Quick C++ std::vector initialization

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The C++ vector can be initialized in different ways. This post provides basic examples of vector initialization ignoring all scenarios where the content of the new vector is copied from another array or container.

Initialization using vector constructor (identical values)

A std::vector can be initialized using the std::vector constructor if we need a vector containing M elements that are all equal to a given value or object.

Therefore, we can just construct our vector in this way:

#include <vector>

// myCnt will contain M integers equal to 0
std::vector myCnt(M, 0);

// myCnt2 will contain M integers equal to -5
std::vector myCnt2(M, -5);

Initialization using the std::iota() function (increasing values)

The std::iota() function is very useful when we need to initialize the vector with an increasing group of values.

For easy of understanding, we can initialize our vector with M integers equal to 0, 1, 2, … , M – 1 as shown in this example:

#include <vector>       // std::vector
#include <iostream>     // std::cout
#include <numeric>      // std::iota

int main() {
    std::vector<int> myCnt(20,0); // we need to allocate memory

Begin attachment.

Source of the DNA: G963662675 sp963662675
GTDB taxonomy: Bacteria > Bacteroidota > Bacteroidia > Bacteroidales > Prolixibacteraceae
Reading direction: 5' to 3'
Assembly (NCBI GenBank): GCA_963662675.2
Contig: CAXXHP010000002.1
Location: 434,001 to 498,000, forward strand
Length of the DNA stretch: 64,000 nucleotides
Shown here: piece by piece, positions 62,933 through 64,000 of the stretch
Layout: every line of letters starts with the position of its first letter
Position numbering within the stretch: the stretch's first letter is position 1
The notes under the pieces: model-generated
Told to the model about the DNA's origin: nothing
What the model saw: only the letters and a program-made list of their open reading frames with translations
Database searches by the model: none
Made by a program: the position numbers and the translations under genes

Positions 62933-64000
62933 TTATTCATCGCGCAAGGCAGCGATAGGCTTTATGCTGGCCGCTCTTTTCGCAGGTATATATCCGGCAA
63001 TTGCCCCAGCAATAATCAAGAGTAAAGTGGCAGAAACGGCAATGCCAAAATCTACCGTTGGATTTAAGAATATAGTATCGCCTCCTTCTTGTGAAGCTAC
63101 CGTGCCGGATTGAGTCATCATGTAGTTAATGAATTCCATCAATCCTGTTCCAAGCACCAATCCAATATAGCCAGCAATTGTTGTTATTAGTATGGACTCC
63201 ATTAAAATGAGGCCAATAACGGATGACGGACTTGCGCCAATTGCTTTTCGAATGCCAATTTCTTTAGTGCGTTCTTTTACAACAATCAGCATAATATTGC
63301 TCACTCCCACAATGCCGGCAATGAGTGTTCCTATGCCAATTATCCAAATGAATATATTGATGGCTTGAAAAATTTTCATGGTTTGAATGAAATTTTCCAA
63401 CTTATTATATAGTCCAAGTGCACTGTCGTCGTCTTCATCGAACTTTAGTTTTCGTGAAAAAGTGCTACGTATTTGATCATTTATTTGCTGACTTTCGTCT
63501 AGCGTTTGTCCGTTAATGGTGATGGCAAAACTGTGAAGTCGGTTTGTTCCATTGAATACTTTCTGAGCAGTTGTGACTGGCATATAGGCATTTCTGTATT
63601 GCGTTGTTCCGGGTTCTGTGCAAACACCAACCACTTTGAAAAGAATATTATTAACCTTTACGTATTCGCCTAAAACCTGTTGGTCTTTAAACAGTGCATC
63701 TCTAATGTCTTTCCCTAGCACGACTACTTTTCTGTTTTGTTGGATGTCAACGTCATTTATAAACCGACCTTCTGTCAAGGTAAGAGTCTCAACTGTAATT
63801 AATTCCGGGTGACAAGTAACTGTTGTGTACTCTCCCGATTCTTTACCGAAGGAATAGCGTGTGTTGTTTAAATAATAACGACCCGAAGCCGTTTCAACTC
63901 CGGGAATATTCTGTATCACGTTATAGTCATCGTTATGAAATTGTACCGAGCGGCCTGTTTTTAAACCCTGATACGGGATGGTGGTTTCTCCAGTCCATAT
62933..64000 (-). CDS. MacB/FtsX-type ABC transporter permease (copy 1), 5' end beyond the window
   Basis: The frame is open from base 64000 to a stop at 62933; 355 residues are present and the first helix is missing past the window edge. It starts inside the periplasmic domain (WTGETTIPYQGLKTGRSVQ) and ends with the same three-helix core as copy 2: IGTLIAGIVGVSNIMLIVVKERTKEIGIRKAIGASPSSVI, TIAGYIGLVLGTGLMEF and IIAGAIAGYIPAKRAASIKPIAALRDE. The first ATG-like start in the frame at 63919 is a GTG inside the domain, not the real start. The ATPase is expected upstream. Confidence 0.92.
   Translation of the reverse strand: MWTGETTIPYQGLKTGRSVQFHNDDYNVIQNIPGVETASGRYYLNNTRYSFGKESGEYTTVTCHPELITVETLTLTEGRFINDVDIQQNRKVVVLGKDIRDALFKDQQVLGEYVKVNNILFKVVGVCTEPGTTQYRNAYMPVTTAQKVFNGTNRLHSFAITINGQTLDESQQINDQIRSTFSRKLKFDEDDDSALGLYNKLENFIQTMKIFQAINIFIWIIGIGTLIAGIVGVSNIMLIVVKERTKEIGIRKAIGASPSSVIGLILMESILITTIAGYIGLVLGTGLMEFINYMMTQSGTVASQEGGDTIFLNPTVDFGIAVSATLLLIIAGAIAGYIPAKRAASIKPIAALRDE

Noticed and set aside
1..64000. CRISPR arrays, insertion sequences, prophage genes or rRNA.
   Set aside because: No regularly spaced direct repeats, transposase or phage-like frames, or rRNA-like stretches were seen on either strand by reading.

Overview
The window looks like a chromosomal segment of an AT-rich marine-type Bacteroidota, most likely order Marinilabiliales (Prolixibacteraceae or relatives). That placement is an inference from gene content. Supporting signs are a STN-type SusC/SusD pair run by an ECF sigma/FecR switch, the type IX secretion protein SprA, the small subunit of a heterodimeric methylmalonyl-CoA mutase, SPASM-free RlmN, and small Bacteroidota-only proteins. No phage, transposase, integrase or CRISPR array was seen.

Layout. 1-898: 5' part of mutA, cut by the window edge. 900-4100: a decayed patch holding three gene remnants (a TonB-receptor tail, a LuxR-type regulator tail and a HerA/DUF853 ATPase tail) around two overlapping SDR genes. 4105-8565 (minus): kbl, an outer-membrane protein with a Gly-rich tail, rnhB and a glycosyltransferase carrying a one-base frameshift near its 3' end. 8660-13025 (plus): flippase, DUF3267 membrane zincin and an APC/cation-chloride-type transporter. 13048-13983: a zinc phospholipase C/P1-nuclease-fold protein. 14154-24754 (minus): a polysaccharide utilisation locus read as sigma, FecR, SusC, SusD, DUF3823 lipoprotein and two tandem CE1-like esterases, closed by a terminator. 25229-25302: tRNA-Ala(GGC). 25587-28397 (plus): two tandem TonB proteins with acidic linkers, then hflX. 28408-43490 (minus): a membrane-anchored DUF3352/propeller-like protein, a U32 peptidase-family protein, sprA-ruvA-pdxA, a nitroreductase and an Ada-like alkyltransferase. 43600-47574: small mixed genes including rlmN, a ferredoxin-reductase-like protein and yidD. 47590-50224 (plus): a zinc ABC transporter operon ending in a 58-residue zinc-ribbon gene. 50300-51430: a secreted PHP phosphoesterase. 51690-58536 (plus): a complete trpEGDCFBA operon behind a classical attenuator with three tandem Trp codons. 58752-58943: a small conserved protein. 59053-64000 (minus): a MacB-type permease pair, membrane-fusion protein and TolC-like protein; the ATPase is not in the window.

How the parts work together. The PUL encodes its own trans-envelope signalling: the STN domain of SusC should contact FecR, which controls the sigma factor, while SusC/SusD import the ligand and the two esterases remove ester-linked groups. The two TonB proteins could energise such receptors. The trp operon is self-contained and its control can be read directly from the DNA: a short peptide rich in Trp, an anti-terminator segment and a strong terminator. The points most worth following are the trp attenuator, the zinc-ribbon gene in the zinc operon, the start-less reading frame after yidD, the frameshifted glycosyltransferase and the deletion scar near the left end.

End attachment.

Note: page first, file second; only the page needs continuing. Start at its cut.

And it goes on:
std::iota(myCnt.begin(), myCnt.end(), -10);

    std::cout << "myCnt: ";
    for (int& i : myCnt) std::cout << ' ' << i;
    std::cout << std::endl;

    return 0;
}

This example will print the following output:

myCnt:  -10 -9 -8 -7 -6 -5 -4 -3 -2 -1 0 1 2 3 4 5 6 7 8 9
Press any key to continue . . .

The std::iota() does not allocate memory. For this reason, we need to construct the vector as shown previously.
This function operates on a user-defined range and it overwrites already existing values with the new ones.

Initialization using std::generate() function (random values)

We can initialize a vector using the function std::generate() that will call a given function for each element in a user-defined range.

For example, we can generate a vector of values randomly chosen between 0 and 99 in the following way:

#include <vector>
#include <iostream>     // std::cout
#include <algorithm>    // std::generate
#include <ctime>        // std::time

// This function returns a random number
int RandomNumber() { return (std::rand() % 100); }

int main() {
    std::vector<int> myCnt2(20);

    std::generate(myCnt2.begin(), myCnt2.end(), RandomNumber);

    std::cout << "myCnt2: ";
    for (int& i : myCnt2) std::cout << ' ' << i;
    std::cout << std::endl;

    return 0;
}

The code above will print something like:

myCnt2:  78 63 38 71 65 69 83 83 1 16 26 30 59 12 19 60 46 1 60 90
Press any key to continue . . .

In the example above, the values are not guaranteed to be unique.

The function generator must accept no arguments and it should return the desired element type.

How many ways do you know to initialize a std::vector? Share your experience with us!

Pietro L. C

C++ Software Engineer, Ph.D. working in Malta on embedded systems with a vision in mind: design best software to solve complex problems in the real world.
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